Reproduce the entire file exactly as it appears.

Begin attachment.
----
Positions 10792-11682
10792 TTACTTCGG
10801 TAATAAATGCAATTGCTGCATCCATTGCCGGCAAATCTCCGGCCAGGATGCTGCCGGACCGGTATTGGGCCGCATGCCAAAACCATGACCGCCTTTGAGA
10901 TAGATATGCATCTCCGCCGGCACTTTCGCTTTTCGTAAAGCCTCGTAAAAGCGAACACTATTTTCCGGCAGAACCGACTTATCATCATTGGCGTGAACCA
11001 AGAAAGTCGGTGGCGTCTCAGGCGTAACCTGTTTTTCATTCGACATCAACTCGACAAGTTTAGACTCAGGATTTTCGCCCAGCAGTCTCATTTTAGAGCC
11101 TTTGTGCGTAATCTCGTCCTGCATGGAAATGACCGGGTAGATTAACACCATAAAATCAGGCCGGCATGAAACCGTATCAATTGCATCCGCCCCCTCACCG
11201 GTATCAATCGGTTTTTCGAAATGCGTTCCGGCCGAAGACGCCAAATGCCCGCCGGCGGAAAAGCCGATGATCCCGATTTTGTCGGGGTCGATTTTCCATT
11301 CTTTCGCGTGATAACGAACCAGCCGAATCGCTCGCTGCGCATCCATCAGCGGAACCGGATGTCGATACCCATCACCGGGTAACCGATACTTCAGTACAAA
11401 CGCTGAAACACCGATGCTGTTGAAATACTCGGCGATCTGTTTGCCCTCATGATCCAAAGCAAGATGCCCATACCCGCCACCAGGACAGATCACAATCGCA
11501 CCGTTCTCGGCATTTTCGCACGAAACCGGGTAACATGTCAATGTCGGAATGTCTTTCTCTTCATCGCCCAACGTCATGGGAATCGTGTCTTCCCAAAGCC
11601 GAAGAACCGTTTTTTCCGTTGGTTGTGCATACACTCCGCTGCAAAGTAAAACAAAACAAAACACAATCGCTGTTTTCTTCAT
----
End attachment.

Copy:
Positions 10792-11682
10792 TTACTTCGG
10801 TAATAAATGCAATTGCTGCATCCATTGCCGGCAAATCTCCGGCCAGGATGCTGCCGGACCGGTATTGGGCCGCATGCCAAAACCATGACCGCCTTTGAGA
10901 TAGATATGCATCTCCGCCGGCACTTTCGCTTTTCGTAAAGCCTCGTAAAAGCGAACACTATTTTCCGGCAGAACCGACTTATCATCATTGGCGTGAACCA
11001 AGAAAGTCGGTGGCGTCTCAGGCGTAACCTGTTTTTCATTCGACATCAACTCGACAAGTTTAGACTCAGGATTTTCGCCCAGCAGTCTCATTTTAGAGCC
11101 TTTGTGCGTAATCTCGTCCTGCATGGAAATGACCGGGTAGATTAACACCATAAAATCAGGCCGGCATGAAACCGTATCAATTGCATCCGCCCCCTCACCG
11201 GTATCAATCGGTTTTTCGAAATGCGTTCCGGCCGAAGACGCCAAATGCCCGCCGGCGGAAAAGCCGATGATCCCGATTTTGTCGGGGTCGATTTTCCATT
11301 CTTTCGCGTGATAACGAACCAGCCGAATCGCTCGCTGCGCATCCATCAGCGGAACCGGATGTCGATACCCATCACCGGGTAACCGATACTTCAGTACAAA
11401 CGCTGAAACACCGATGCTGTTGAAATACTCGGCGATCTGTTTGCCCTCATGATCCAAAGCAAGATGCCCATACCCGCCACCAGGACAGATCACAATCGCA
11501 CCGTTCTCGGCATTTTCGCACGAAACCGGGTAACATGTCAATGTCGGAATGTCTTTCTCTTCATCGCCCAACGTCATGGGAATCGTGTCTTCCCAAAGCC
11601 GAAGAACCGTTTTTTCCGTTGGTTGTGCATACACTCCGCTGCAAAGTAAAACAAAACAAAACACAATCGCTGTTTTCTTCAT